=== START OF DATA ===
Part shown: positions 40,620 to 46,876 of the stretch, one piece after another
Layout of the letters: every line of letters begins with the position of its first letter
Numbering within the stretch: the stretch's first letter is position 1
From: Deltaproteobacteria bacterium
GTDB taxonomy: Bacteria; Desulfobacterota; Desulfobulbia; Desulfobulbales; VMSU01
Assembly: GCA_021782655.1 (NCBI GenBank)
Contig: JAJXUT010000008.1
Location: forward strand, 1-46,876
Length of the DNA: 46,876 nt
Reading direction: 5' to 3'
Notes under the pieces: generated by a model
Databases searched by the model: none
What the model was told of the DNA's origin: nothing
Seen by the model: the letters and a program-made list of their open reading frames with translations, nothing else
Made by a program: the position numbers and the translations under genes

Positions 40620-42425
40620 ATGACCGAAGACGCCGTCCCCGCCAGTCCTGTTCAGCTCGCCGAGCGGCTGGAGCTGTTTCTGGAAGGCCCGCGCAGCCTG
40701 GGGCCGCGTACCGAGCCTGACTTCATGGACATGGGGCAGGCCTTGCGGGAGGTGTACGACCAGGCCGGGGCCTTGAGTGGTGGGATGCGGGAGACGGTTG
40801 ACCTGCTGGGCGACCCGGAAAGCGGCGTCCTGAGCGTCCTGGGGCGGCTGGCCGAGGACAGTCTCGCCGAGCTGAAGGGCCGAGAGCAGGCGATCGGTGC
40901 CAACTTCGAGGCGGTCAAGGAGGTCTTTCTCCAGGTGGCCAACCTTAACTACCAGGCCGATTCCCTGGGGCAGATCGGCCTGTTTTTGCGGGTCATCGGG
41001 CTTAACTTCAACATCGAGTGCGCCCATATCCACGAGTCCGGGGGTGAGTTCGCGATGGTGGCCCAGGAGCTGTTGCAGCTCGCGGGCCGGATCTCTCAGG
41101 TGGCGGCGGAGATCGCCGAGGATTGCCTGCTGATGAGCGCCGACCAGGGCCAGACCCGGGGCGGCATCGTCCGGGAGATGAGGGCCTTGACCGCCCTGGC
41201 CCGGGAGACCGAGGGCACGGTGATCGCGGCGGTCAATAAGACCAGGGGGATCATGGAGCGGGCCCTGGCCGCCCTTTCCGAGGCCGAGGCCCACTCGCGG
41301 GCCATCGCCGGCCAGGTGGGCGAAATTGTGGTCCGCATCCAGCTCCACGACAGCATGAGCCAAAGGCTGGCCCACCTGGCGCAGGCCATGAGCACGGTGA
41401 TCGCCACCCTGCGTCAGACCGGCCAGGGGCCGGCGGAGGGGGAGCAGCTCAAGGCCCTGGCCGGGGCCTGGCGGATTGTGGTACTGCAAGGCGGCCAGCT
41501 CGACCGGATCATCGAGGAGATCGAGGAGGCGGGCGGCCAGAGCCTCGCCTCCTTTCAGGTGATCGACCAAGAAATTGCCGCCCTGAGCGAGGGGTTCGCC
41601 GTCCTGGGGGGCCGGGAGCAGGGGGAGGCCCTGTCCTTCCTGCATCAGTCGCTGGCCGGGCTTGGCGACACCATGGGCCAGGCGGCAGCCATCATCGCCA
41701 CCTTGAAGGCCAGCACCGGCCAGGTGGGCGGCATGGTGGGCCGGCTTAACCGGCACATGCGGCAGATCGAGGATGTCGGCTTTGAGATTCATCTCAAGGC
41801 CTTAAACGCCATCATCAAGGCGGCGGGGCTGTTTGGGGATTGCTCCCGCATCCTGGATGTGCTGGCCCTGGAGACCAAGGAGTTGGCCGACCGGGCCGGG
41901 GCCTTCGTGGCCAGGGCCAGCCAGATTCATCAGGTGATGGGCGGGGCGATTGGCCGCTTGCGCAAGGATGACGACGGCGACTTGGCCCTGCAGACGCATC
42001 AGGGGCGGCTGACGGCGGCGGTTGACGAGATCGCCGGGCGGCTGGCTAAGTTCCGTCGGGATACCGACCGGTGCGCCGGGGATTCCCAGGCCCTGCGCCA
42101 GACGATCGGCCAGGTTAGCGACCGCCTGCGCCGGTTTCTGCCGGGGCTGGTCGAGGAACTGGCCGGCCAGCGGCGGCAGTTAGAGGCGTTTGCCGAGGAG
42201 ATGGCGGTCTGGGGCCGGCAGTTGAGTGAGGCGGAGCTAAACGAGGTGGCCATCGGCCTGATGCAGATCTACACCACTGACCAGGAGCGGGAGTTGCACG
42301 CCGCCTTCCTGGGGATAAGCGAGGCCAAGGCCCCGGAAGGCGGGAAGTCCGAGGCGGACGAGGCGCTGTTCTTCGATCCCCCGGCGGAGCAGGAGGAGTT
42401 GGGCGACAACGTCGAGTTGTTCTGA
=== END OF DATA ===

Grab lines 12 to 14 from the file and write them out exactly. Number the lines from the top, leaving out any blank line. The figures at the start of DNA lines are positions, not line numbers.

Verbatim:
Databases searched by the model: none
What the model was told of the DNA's origin: nothing
Seen by the model: the letters and a program-made list of their open reading frames with translations, nothing else